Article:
Heart Renovations

New music spotlight: Paul Sanchez

Heart Renovations Review from WWOZ

Aug 16, 2016

Thanks WWOZ!

"Sanchez pulls from a surprising mix of genres to create a unique singer-songwriter album that combines music and storytelling. Sad tales, humor, pure entertainment, and hope are interwoven throughout twenty solo acoustic songs... "

Heart Renovations

Award-Winning New Orleans Musician Paul Sanchez Releases 14th Album, Heart Renovations

Jul 31, 2016

For Immediate Release

Media Contact:

Lauren Itzkowitz

paulsanchezpr at


New Orleans, La. (July 31, 2016) -- Native New Orleanian Paul Sanchez, a noted musician, songwriter,

singer, producer, writer, and actor announces the release of his 14th album, Heart Renovations, a sequel to

Sanchez’s critically acclaimed first solo album, Jet Black and Jealous, which was released in 1992.

Recorded in New Orleans, Heart Renovations, features 20 new original songs and is available at Louisiana Music Factory, CD Baby, iTunes and Amazon.

Paul Sanchez’s award-winning music transforms audiences with his unique blend of music and storytelling – at once powerful, sad, humorous, entertaining, and hopeful. Heart...

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New Orleans Advocate

New Orleans singer Paul Sanchez does a Jazz Fest double

plays with two bands during his one-hour set

Apr 25, 2015
New Orleans Advocate by Mak Guarino

At the Sheraton New Orleans Fais Do-Do Stage Friday, local singer-songwriter Paul Sanchez played with not one, but two bands during his one-hour set.

The first was Minimum Rage, the all-woman band that took turns showcasing a variety of quirky roles — guitarist Sonia Tetlow sang a song about mobile food vendor Mr. Okra while drummer Linda Bolley fired off a guitar solo during a cover of Johnny Cash’s “Ring of Fire” while her feet kept beat banging the bass drum and high-hat cymbal. Bass player Mary Lasseigne stepped into the title role of “Maggie Don’t Two-Step,” a Cowboy Mouth song that got the crowd to do what they’re supposed to do at a stage titled Fais Do-Do: dance.

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New Orleans Times Picayune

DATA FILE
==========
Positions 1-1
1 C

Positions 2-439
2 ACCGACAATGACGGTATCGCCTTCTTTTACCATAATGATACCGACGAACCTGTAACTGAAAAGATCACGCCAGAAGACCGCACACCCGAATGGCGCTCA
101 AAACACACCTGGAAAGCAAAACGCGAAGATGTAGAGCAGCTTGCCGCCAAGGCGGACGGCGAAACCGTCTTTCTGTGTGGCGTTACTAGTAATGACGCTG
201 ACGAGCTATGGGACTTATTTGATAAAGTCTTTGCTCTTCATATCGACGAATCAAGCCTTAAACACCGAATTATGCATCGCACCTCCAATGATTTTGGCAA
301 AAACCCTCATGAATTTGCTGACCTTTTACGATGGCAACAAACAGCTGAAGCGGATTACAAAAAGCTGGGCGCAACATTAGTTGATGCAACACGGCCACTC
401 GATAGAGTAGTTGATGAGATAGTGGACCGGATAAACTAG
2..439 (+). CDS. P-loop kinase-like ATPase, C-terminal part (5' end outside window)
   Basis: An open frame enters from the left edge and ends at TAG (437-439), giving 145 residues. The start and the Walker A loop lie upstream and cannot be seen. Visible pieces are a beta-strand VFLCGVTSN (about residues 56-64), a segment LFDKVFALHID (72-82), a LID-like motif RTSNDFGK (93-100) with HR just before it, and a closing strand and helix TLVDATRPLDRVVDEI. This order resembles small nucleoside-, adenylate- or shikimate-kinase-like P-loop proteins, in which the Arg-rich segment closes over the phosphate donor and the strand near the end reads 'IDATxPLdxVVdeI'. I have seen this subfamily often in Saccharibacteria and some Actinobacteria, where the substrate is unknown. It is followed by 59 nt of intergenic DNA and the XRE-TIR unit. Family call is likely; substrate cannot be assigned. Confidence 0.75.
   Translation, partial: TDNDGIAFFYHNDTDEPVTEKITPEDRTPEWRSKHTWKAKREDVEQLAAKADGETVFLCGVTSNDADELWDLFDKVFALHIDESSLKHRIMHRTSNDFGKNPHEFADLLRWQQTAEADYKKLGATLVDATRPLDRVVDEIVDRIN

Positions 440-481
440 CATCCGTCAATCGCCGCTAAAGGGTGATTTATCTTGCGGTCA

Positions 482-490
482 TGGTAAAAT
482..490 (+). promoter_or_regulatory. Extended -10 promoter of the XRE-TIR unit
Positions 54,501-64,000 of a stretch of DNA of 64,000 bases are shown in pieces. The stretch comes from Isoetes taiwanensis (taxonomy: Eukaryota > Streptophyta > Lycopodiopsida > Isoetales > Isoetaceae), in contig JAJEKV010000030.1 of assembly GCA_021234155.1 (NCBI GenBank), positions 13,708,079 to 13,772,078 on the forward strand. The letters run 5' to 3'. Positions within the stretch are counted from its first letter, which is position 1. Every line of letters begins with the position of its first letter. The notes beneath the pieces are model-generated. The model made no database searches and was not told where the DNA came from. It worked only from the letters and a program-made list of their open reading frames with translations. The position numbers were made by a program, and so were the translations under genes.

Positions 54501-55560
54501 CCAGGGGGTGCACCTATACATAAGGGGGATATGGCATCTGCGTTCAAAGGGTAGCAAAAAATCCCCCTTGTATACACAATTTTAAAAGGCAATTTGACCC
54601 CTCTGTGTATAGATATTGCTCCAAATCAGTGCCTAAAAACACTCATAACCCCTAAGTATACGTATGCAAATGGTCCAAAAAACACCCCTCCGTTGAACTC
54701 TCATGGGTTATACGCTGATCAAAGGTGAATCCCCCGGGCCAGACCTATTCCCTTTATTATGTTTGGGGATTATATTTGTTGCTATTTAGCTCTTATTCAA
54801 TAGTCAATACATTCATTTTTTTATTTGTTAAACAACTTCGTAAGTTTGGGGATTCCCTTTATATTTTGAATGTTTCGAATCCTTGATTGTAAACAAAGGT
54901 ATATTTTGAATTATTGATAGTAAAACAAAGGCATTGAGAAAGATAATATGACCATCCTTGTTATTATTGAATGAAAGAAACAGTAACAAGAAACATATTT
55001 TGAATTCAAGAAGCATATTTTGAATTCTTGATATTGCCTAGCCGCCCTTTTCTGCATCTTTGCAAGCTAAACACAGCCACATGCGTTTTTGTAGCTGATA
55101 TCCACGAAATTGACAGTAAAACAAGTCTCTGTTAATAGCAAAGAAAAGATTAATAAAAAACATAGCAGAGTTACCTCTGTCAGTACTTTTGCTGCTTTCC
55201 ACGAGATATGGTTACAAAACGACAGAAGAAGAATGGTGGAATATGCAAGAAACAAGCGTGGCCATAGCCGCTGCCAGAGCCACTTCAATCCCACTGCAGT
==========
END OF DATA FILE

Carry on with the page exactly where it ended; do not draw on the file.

Paul Sanchez gets a little help from his friends at New Orleans Jazz Fest

Apr 24, 2015
New Orleans Times Picayune by Susan Langenhennig

Paul Sanchez knows how to bring the party at Jazz Fest. Holding down the mid-day slot (1:40 p.m.) Friday on the Sheraton Fais Do-Do stage, the popular local singer-songwriter surrounded himself with a whole lot of rockin' women.

Called the Minimum Rage – with the fabulous tagline "Minimum Rage, Maximum Fun" -- the lineup included Sonia Tetlow on mandolin and guitar; Mary Lasseigne on bass,Lynn Drury on guitar, Jamie Lynn Vessels on electric guitar; Beth Wheeler on mandolin, and Linda Bolley on drums -– and just about everyone on vocals. (For one rollicking cover of Johnny Cash's "Folsom Prison Blues," Bolley tag-teamed, playing  lead guitar and drums — at the same time.)

Tetlow and Lasseigne, like Sanchez, are Cowboy Mouth alums, all schooled in high-energy crowd-pleasing rock,...

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Offbeat Magazine First Flight

Write Brothers, First Flight (Threadhead Records)

Jan 28, 2015
Offbeat Magazine by John Swenson

For the past century, New Orleans has been known as a place of great instrumentalists and great singers.

The emphasis has been on live performance and there has been a virtual absence of music-industry infrastructure, particularly in the most lucrative aspect of the business, publishing. It’s not surprising that without a publishing business the art of songwriting was not well served.

Of course, there have been some great songwriters...

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Offbeat Magazine Everything That Ends Begins Again

Paul Sanchez, The World Is Round Everything That Ends Begins Again (Independent)

Dec 29, 2014
Offbeat Magazine by John Swenson

Paul Sanchez’s transformation from corporate rocker in Cowboy Mouth to one of the most distinctive New Orleans songwriters was among the happiest post-Katrina storylines in a city struggling to rediscover its identity. Sanchez made several excellent solo albums and collaborated with some of the city’s gifted songwriters and musicians in a collective creative renaissance that reached its apogee in the still-in-progress production of Nine Lives: The Musical.